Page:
Adaptive Thinking: How High-Performers Think When It Matters Most

In 1968, at the height of the Vietnam War, US Navy fighter pilots started losing ground to their North Vietnamese counterparts.

During the previous few years, US fighter pilots had been shooting down about two North Vietnamese aircraft for every one they lost, a 2:1 ratio. But by the first few months of 1968, the ratio had dropped to 1:1.

This was the impetus for the creation of the famous Top Gun school that took the best US Navy fighter pilots, trained them to fly and fight like enemy fighter pilots, and used them as instructors for new Navy fighter pilots.

The results of the Top Gun training program were impressive: By the early 1970s, US Navy fighter pilots were shooting down just over 12 enemy aircraft for every one they lost, a dramatically improved 12:1 ratio.

Critically, the success of the Top Gun training program lay in its rigorous application of the principles of Deliberate Practice, especially, a specific approach to the mental aspects of high-performance called Adaptive Thinking.

How Adaptive Thinking Leads to High Performance

According to psychologist and expertise researcher Anders Ericsson, Adaptive Thinking involves the ability to “recognize unexpected situations, quickly consider various possible responses, and decide on the best one.”

As you might expect, this ability is critical for high-stakes performance like fighter pilots in a dogfight.

While most people with adequate levels of skill and competency can usually perform well in routine circumstances, it’s the ability to perform at a high level under unpredictable or stressful circumstances that often sets apart truly expert performers.

Think of the neurosurgeon who can adapt on the fly to an unexpected brain bleed in the middle of a procedure or the trial lawyer who can deftly modify their argument and strategy in the face of unexpected evidence or testimony.

The ability to perform well at the highest levels requires the ability not only to think well but to think flexibly and quickly—in other words, to think adaptively.

Interestingly, some clever research into how high-performing professionals work has identified 3 primary components or ingredients of Adaptive Thinking:

  1. Effective planning
  2. Careful monitoring of progress
  3. The ability to flexibly shift thinking and behavior to accommodate circumstantial changes

In the rest of this article, we’ll look at how you can use 3 specific exercises to improve Adaptive Thinking and bolster your performance in any area.

How to Improve Your Adaptive Thinking

Adaptive Thinking isn’t just for fighter pilots and neurosurgeons. Anyone can learn to harness the power of Adaptive Thinking to improve their performance in any domain that matters to them.

Whether you want to become more proficient in playing guitar, closing a sale, investing in startups, or communicating with your spouse, exercising your Adaptive Thinking abilities will help you go from merely okay or adequate to excelling.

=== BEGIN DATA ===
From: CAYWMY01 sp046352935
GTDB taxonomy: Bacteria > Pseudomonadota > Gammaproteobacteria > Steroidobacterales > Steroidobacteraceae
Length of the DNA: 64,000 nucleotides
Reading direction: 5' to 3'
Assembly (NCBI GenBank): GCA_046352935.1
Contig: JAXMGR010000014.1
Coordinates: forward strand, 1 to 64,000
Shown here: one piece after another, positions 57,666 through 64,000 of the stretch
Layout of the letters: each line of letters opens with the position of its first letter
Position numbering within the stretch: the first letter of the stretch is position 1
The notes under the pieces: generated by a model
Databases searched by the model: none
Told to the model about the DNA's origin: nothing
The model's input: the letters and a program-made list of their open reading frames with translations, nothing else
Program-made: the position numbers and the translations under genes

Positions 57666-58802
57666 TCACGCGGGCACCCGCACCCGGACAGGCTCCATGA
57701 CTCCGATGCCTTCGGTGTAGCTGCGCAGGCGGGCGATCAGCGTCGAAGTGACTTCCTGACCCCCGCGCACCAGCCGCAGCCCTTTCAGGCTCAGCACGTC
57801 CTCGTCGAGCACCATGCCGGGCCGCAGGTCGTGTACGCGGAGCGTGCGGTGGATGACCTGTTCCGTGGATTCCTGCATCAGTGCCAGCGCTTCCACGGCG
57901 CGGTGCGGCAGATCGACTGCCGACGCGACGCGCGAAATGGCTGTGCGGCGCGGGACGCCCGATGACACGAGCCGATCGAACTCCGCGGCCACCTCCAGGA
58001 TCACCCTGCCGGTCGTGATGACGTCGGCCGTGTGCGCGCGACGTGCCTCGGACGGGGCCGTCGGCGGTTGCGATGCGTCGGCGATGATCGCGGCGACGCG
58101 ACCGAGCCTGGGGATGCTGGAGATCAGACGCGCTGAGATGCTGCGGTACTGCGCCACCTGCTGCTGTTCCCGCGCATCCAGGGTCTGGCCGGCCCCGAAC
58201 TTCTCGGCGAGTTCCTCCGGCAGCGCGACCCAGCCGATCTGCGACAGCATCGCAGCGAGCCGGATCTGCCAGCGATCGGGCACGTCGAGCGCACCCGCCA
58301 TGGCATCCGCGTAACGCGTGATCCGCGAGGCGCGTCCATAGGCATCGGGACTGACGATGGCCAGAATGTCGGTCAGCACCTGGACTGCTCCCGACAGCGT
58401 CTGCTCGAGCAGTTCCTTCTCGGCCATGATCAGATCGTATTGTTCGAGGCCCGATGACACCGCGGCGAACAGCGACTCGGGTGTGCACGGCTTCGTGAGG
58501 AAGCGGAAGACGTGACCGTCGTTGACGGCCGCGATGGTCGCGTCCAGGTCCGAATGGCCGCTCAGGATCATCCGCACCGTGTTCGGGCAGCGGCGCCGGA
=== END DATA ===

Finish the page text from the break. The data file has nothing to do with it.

Each of these exercises is based on one of the three ingredients of Adaptive Thinking—Planning, Monitoring, and Cognitive Flexibility. If you can practice them consistently, you’ll be well on your way to dramatically improved performance.

1. Establish a Negative Visualization Routine

Visualization and guided imagery exercises have long been an essential component to training regimens of top-performers, especially athletes.

The basic practice is to imagine and rehearse your desired performance in as much detail as possible before you actually attempt it, being especially careful to bring in as many sensory details as possible.

One of the primary benefits of positive visualization practices is that they solidify and clarify your mental representations of your desired skill. Having a more detailed and crisp mental picture of what your performance should be like helps you to notice when you’re deviating from it and make adjustments faster.

And while these positive visualization exercises are undoubtedly powerful, there may also be a place for Negative Visualization—visualizing potential obstacles or setbacks that might arise during a performance.

A Negative Visualization Routine has two parts:

  1. Generate a list of potential obstacles or unanticipated setbacks that could occur during the performance.
  2. Practice visualizing and rehearsing the performance in your mind, and during each practice session, work in one of the obstacles, being sure to visualize how you might feel in response to it and what action you would ideally take.

Suppose you’re visualizing yourself giving an important presentation. While you certainly want to have a clear idea of your ideal performance, it’s also beneficial to have anticipated potential curveballs like unusual questions, challenging remarks, technical difficulties, etc. Not only will this help you remain calm and focused should one of these curveballs or obstacles arise, but you’ll also have practice implementing a solution.

If you want to implement a Negative Visualization routine, start by getting in the habit of doing a negative visualization exercise before lower-stakes performances.

For example, if the goal is to establish a Negative Visualization routine to boost performance during sales meetings with potential clients, start by establishing the routine before weekly meetings with your supervisor or manager.

Learn More: For more general guidance on Visualization and Guided Imagery, this brief PDF guide gives a good introduction.

2. Use Deep Work Sprints to Improve Your Capacity for Full Focus

The second ingredient of Adaptive Thinking is the ability to carefully monitor your progress during a performance or practice leading up to one. This skill partly depends on developing good mental representations of the desired performance, as we discussed above in #1. But perhaps the most critical part of monitoring your performance is the ability to focus with full attention.

Because high-performance tasks are so cognitively demanding, there’s little mental bandwidth to spare, which is another way of saying your performance is especially vulnerable to distraction. Without exceptional abilities to focus and concentrate for sustained periods of time, it’s almost impossible to simultaneously perform the task and monitor your performance.